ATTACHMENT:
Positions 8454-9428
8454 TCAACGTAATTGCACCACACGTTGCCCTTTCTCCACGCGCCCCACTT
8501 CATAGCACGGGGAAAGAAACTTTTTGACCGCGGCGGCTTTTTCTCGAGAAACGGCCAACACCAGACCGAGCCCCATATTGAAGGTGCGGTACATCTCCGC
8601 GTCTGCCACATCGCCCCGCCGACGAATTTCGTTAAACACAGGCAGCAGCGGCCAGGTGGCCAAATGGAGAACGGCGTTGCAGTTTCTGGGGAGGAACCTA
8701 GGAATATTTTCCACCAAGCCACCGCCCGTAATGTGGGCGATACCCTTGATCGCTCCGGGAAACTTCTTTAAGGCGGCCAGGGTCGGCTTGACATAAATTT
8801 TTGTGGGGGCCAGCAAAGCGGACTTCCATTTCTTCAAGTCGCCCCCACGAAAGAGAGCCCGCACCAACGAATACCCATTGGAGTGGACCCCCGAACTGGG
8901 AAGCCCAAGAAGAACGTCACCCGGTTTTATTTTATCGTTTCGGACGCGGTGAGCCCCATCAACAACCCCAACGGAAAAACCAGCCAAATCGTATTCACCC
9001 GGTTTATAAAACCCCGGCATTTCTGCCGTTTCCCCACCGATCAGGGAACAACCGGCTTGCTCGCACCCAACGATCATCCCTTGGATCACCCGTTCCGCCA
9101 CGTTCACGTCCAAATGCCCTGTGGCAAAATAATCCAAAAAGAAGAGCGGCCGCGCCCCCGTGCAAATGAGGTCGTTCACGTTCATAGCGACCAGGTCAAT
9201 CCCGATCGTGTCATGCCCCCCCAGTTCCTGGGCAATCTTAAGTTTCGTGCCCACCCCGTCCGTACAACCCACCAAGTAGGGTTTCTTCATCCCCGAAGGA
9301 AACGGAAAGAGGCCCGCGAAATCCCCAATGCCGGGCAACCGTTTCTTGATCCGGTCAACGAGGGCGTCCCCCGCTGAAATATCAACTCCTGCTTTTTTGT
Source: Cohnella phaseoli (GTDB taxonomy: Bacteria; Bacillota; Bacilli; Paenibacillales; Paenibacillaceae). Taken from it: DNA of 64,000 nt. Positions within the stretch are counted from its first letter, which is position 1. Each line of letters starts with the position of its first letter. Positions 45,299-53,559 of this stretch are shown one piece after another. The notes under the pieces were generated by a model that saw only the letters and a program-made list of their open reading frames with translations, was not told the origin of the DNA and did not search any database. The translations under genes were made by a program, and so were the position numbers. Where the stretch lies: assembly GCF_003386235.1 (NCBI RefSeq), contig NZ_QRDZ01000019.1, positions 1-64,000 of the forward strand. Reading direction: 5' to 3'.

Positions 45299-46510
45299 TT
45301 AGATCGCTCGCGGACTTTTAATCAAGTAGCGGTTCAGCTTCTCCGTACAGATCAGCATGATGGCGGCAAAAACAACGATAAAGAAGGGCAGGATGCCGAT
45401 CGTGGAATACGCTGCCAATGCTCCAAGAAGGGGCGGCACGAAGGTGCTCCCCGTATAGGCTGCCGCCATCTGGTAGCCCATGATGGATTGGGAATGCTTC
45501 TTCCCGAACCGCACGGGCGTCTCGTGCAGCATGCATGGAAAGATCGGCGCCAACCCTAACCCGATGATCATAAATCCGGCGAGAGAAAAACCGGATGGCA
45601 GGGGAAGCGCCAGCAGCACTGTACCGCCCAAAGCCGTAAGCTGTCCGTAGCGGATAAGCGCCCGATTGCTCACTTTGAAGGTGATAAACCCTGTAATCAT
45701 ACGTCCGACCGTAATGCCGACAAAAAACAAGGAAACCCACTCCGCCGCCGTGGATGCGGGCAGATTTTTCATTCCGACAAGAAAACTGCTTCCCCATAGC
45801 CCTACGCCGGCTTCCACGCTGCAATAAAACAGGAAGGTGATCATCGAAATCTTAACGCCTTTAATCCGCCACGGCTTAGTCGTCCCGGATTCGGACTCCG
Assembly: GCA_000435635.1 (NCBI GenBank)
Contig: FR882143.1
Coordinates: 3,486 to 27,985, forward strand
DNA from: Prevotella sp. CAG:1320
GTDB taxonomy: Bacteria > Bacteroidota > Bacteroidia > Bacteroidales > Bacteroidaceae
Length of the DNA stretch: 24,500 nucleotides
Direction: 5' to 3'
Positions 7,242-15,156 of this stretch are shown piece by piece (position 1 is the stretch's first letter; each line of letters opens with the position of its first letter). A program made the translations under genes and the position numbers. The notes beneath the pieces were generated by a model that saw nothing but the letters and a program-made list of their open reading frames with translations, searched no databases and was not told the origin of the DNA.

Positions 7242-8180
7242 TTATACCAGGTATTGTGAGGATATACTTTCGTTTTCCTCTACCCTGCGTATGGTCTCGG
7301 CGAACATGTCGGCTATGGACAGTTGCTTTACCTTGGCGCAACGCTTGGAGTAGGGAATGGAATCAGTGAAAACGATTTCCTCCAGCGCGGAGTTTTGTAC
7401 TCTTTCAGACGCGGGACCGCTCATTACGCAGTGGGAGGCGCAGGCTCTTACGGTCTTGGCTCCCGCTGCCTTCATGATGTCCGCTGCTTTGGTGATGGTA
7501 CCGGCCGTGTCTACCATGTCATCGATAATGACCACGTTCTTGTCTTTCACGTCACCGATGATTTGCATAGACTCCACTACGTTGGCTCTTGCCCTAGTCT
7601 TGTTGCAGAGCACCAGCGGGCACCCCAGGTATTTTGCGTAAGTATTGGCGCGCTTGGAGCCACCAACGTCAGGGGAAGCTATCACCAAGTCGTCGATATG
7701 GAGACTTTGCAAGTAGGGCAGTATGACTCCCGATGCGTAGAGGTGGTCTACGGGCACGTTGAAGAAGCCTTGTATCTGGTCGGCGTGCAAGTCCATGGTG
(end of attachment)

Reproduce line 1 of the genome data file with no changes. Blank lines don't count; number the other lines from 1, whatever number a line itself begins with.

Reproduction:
Positions 8454-9428